Sunday, March 9, 2008

Bristol to Vigo 1

This was my dad's first letter to Mum. As you will realise from the next post which is my version of some of the events, what really happened to us was a lot more scary, exciting and in retrospect, very funny, but of course, we didn't want to worry my mum by telling her the real truth!

Bristol to Vigo British Yacht “Stella Mira”
Real Club Nautico.

Dear Phyl,

We arrived in Vigo yesterday. I had better start at the beginning. When we left you at Bristol we went to Avonmouth on the motor and then put up the sails. By mid afternoon we were off Lynmouth. The self steering gear was worse than useless and in fact made the boat very difficult to steer. About this time it started to blow up and was obviously going to get worse, so we decided to make for Ilfracombe.

We got in there about 6.30pm and by this time we were very tired. We then had gale warnings for the Lundy area for the next two days so we were stuck where we were, leaning against the quay wall, drying out at low tide. We had been identified, and were subject of much attention from both locals and visitors. We could lie in our bunks and hear people on the wall above discussing our courage or foolhardiness according to their point of view.

Incidentally, the anti fouling on bottom of the boat was perfect. Only the waterline was smeared with Bristol filth.

When we saw the self steering gear out of the water, it was obvious why it wouldn’t work. The tab rudder was about 6 inches from the main rudder and was far too thick and clumsy. We will try to right this when we get to some place with facilities. We are sailing with the blade lashed to the deck and have connected the blade directly to the tiller as in the phase 1 diagram. Even this will only steer the boat in about force 3 winds and only with the wind forward of the beam. So far, in over 500 miles of sailing, we have had to steer manually except for 4 short periods. We find this very tiring. Perhaps if this letter reaches you in time, you can ring up Tillerman and tell them what I think of their gear! In my opinion, the wind vane should have more area and the linkage should be more positive.

Anyway, back to Ilfracombe, on the Monday evening we had a good forecast and left at 6.30pm. Not much wind, so we motored for several hours. Morning found us becalmed, out of sight of land, somewhere S W of Hartland point. We then had about 5 or 6 days of variable winds, mostly about force 1, and estimated that we were making only about 20 or 30 miles a day southward. Most of the time we were not traveling fast enough for the log to register. We then had a couple of day’s reasonable sailing and then 27 hours hove to in bad weather.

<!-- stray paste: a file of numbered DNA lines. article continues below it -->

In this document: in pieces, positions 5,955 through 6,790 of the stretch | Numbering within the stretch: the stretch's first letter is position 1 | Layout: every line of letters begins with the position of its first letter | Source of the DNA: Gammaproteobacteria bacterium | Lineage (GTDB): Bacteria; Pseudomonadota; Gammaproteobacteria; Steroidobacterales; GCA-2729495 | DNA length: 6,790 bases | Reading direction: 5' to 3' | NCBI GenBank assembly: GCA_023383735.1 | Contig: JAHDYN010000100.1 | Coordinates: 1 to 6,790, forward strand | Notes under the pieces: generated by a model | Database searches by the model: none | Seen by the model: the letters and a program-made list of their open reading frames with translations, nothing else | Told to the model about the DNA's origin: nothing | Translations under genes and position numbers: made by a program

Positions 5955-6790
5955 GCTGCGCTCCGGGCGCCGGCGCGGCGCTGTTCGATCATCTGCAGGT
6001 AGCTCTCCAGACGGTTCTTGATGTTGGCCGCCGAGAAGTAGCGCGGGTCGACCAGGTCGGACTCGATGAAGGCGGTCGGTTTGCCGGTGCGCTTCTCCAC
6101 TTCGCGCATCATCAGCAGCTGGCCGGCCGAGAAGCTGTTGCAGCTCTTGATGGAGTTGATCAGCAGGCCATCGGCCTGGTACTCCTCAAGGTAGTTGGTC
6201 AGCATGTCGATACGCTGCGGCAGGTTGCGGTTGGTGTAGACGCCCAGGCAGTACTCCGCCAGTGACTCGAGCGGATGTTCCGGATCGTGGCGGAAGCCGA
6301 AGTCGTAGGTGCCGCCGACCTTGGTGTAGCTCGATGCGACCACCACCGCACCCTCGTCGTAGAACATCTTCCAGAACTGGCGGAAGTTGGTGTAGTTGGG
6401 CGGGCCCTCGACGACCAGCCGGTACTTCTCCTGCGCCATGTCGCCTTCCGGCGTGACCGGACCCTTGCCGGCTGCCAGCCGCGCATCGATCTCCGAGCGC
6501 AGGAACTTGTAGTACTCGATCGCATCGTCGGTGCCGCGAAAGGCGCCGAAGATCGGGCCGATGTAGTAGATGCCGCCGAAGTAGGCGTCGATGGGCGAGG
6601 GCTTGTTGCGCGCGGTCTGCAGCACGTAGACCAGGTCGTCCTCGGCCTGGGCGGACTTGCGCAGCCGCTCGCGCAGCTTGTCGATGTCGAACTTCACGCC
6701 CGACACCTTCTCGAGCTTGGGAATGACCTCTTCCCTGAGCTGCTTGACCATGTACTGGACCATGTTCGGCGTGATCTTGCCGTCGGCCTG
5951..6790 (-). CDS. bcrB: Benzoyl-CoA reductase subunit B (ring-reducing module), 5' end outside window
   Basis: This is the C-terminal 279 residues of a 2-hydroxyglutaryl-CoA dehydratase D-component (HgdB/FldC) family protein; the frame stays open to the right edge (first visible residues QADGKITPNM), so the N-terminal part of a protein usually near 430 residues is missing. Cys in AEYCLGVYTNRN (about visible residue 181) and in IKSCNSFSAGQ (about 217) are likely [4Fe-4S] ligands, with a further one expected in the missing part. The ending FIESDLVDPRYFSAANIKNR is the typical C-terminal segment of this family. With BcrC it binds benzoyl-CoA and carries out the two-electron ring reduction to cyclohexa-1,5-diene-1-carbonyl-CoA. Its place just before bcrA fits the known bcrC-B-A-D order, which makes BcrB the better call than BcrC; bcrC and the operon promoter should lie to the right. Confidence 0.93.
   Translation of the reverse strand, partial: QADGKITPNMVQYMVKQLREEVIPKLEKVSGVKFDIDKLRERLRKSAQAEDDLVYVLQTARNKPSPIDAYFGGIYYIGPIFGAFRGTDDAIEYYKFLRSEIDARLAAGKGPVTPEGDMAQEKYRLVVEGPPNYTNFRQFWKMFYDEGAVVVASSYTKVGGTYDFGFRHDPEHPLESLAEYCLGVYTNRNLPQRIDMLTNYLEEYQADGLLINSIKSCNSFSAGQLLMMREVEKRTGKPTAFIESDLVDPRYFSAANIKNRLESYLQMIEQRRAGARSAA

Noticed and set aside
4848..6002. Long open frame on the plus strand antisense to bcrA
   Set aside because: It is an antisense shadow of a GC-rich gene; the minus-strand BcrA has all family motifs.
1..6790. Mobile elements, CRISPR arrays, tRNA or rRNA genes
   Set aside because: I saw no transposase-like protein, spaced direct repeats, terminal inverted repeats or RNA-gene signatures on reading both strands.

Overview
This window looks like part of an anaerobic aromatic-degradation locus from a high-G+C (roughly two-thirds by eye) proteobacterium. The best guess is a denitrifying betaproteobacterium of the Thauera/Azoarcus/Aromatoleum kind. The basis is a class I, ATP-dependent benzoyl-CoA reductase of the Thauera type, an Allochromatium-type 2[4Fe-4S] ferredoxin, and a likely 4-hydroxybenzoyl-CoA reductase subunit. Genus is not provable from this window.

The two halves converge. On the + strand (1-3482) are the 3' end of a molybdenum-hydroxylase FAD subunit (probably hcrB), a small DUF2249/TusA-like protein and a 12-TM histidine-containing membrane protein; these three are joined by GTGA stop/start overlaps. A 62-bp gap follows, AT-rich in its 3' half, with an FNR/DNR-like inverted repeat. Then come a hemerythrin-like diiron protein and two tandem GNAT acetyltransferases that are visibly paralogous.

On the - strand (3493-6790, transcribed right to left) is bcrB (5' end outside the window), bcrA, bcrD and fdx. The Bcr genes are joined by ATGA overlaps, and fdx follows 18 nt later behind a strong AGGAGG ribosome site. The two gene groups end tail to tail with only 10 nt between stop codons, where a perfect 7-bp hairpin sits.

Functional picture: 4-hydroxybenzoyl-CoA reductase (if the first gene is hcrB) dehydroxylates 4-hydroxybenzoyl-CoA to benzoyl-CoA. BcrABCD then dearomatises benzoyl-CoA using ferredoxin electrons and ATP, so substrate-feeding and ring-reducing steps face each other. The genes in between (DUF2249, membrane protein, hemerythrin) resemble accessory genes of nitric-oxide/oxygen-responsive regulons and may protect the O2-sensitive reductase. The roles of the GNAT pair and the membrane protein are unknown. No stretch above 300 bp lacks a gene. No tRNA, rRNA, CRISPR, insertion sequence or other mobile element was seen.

When we got going we soon reached the Spanish coast east of Finisterre which we made for and rounded in winds building up to force 6 or 7. Reefed right down we tried to get into the harbour of Corcubion but making no progress against the wind, we ran S W away from the coast until we thought we were far enough from shore and then took down the rest of the sail and went to a rocking and rolling sleep. By this time it was about 1 am.

In the morning the wind had dropped to force 1, so we made slowly for land. We finally got into Vigo at about 3 am, by following a fishing boat through the surrounding obstacles. In the dark we could not find the Real Club Nautico so we tied up to a buoy and went to sleep (3 hrs only). When the alarm went at 6.30 I looked out, but no sign of life. About 8 am a chap in a rowing boat went by and I called out “Real Club Nautico”, he pointed down the harbour, so we started the motor and in about 30 minutes we had tied up against a motor cruiser in a small harbour.

After a wash and tidy up we went to look for someone in authority and eventually landed in the office of the club secretary who offered us the full hospitality of the club, showed us round and detailed his secretary to take Penny to the launderette at 4 pm. By 11 am we had showered and were swimming in the club indoor swimming pool (lovely). We are now shopping and waiting to water and refuel but are having trouble getting Spaniards to understand honest English!

We hope to leave here tomorrow, but it seems doubtful if we can reach Las Palmas in time to meet you, Penny has written to the Consul there to keep our mail, so if you can leave a letter there we will collect it. I hope you have got used to our absence by now and are enjoying your stay with Len and Vera.

I expect when you get this you will be dashing around ready to embark. I wish you could have come with us, the good things more than make up for the bad ones.

Well that’s all for now. Give my regards to everyone.

Love Sim

P.S Penny has just got back from shopping. The secretary lent her his girl again for three hours, to interpret for her. Judging by the prices the cost of living is much cheaper here than at home. I could have bought those shoes here for half the price. We have just bought fruit and greengrocery which would have sold for about ₤2-10shillings at home for 21 shillings. Chocolate is 10 ½ d a large bar.

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